By Kekla Magoon and Ilyasah Shabazz (the daughter of Malcolm X)
384 pages – ages 15+
Published by Candlewick on January 6, 2015
Synopsis- Malcolm Little was 6 when his father “fell” onto the tracks and died. He was 12 when he was separated from his mother and siblings, and forced to live in a foster home. His family who always told him he could be anything he wants is gone. At 15, he left for Boston to find a new life, and he does. He gets going with the neighborhood kids, and becomes known as Red. He starts in on “reefer”. Then he catches a train to Harlem, and becomes known as Detroit Red (he was from Michigan). Now Malcolm is learning how to run the “numbers” as a hustler. He was doing pretty good, but soon enough, everything spins out of control.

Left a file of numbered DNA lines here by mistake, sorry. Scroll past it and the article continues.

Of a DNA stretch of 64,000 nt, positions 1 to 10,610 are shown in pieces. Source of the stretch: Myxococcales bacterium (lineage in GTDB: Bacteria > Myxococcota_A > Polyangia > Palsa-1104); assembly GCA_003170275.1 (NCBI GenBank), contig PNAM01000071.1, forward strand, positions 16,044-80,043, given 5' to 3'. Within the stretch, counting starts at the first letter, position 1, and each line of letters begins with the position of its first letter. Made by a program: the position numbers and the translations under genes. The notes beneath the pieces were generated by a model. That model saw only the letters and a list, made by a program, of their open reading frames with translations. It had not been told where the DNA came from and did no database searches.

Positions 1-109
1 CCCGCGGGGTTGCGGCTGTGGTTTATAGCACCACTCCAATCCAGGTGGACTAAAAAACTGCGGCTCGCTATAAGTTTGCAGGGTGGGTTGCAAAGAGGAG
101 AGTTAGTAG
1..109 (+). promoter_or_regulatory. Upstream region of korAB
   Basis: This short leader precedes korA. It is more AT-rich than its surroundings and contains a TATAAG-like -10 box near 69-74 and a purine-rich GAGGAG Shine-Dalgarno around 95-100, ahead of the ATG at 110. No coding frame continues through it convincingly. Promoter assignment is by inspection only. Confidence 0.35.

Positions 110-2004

What I Though- Wow. Just wow. This was an amazing fictionalized novel. I really didn’t know about Malcolm X before reading this book. This book covers his life from early childhood up to his early 20s. The writing is compelling. It really captures the feeling of the time period. I like how it shows the way the Malcolm saw things and how he handled them. While the book is definitely a young adult (cussing, and Malcolm drinks and does drugs (smokes marijuana), etc.), it is still a very well-done story, and is appropriate for a mature 13-14 year old, or just 15+ for reading level. I like the parts where it shows how Malcolm Little “turned into” Malcolm X. It was a very inspiring story about a person overcoming adversity. It was pretty cool that Ms. Shabazz is Malcolm X’s daughter, and she got information about the book by asking her father’s relatives and friends from the time “before the X”. Realizing the book is a work of fiction, it made me want to find out more about Mr. X and his life so I read some books suggested by my history and English teachers. While I found many of his adult teachings and views are controversial, I think any book like this one, that gets a kid to read more about the subject is great. The overall story in this book is one of a young man trying and failing over and over, but still pulling himself together in the end. Ms. Shabazz captures the story of a young Malcolm X in a riveting story. Bonus points for the cover art too!